Calibre Week in Review

FB2 output has been improved. It no longer generated very invalid markup. The output generator still isn’t where I want it to be though. The changes are mostly cleanup and fix long standing issues with the output. One major change is I reverted having <h1> tags work as section and title markers. I don’t like having this hard coded into the generator.

As far as I can tell FB2 does not support a true table of contents (TOC). What seems to happen is reader software will dynamically generate the TOC based on the appearance of <section><title><p>text</p></title> within th e text. If I’m wrong about this and FB2 really does support an external TOC I would love to know. The <h1> differentiation causes the files to have these sections. I do not like how this is hard coded and dependent on this single tag. Especially since calibre’s conversion process allows for an XPath expression to be specified to generate TOC point.

I would love to use the TOC sent to the FB2 output generator but this does not seem to be feasible. The problem with the TOC that is sent to the FB2 output generator is how it corresponds to locations in the document. The OEB TOC points are text which may or my not appear in the text and an anchor id. The anchor id is a set point in the document. FB2 section titles are part of the text itself. I cannot use the text from the OEB TOC because it may or may not actually appear in the text. This also prevents me from determining what the text in the document is supposed to be associated with the TOC point. The anchor id points to an anchor in the document but often that point is something like <a id=”blah” />. In this case there is no text associated with the anchor in the document. While I can assume the text following is part of the title I have no fool proof way to determine where it stops.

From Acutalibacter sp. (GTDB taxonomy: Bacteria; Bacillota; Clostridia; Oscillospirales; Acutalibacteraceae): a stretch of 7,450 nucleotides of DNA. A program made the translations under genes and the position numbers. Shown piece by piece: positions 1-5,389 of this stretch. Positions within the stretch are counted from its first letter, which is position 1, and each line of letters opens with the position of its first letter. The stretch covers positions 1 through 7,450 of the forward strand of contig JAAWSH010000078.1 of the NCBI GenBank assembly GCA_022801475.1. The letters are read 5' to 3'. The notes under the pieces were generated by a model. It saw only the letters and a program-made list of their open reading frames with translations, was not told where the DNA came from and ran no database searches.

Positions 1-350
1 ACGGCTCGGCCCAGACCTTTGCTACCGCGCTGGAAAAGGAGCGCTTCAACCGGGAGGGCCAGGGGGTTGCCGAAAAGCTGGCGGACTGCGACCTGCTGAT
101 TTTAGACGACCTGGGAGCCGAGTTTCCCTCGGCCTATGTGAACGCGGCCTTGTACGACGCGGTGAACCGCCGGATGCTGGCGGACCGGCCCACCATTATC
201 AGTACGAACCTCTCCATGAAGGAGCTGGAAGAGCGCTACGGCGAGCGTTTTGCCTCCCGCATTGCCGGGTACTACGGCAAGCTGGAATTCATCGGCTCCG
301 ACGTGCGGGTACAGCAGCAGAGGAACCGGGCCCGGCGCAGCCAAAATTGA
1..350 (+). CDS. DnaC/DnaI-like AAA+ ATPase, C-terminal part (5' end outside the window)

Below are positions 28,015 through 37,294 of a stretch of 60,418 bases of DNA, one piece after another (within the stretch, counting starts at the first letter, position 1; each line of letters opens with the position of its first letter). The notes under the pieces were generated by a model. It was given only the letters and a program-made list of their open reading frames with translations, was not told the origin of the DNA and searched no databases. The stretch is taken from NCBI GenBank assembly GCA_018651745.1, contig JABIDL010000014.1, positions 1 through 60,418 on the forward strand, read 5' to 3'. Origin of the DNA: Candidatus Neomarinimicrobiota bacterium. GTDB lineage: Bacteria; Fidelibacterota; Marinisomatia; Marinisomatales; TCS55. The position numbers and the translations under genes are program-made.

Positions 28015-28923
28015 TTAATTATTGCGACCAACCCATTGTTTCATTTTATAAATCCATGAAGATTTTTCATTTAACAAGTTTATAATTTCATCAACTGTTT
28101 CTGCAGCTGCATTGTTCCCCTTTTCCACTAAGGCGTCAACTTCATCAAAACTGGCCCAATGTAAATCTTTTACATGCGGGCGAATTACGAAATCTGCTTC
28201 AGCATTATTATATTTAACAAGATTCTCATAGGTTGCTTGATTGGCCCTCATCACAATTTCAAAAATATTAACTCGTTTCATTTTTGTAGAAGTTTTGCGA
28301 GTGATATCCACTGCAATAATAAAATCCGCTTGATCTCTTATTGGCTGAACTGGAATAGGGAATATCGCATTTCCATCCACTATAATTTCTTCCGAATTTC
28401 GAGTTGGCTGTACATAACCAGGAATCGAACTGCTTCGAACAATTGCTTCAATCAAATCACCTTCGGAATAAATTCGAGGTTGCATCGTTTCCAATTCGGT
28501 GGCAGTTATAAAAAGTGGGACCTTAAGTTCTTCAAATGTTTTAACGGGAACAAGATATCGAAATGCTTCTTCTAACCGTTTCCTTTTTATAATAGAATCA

At this point the only TOC associated with the FB2 output is the inline TOC that can be optionally generated.

Support for two new readers has been added. Ganaxa’s GeR2 and Nokia’s 770 internet tablet. The N770 should have been support a long time ago and I apologize for how long this request has been unfulfilled. I put it at the bottom of my todo list and at some point it simply fell off and I forgot about it.

The GeR2 reader was a bit of a challenge to get supported. This reader and some models of the Cybook Gen 3 have the same vendor, product and revision (BCD) ids. On Windows and OS X this is not an issue because once the ids are matched further matches are done based on the plug and play (PNP) strings. However, on Linux only the ids are matched.

To solve this problem, matching on Linux needed some further checks. Kovid added support for libusb-1 which provides the vendor and product strings. He also added a call back that can be implemented in the device interface to implement platform and device specific checks. We did run into a few problems. The first was an easy to solve 32 vs 64 bit issue with the Python to C interface Kovid wrote for libusb-1. Once that was sorted out we ran into a larger problem. libusb-1 on Ubuntu by default is denied access to the vendor and product strings.

libusb-1, after appearing in only run release (0.6.27), has been dropped. Kovid has now written a custom device scanner for Linux that will parser the devices in /sys/bus/usb to determine if a reader is connected. libusb-1 is supposed to be an easy to use library capable of providing this functionality but unfortunately this turned out not to be the case. The custom scanner works and allowed me to implement differentiation between the GeR2 and the Cybook Gen 3 so both readers can be properly supported without conflict and with the correct device interface being used.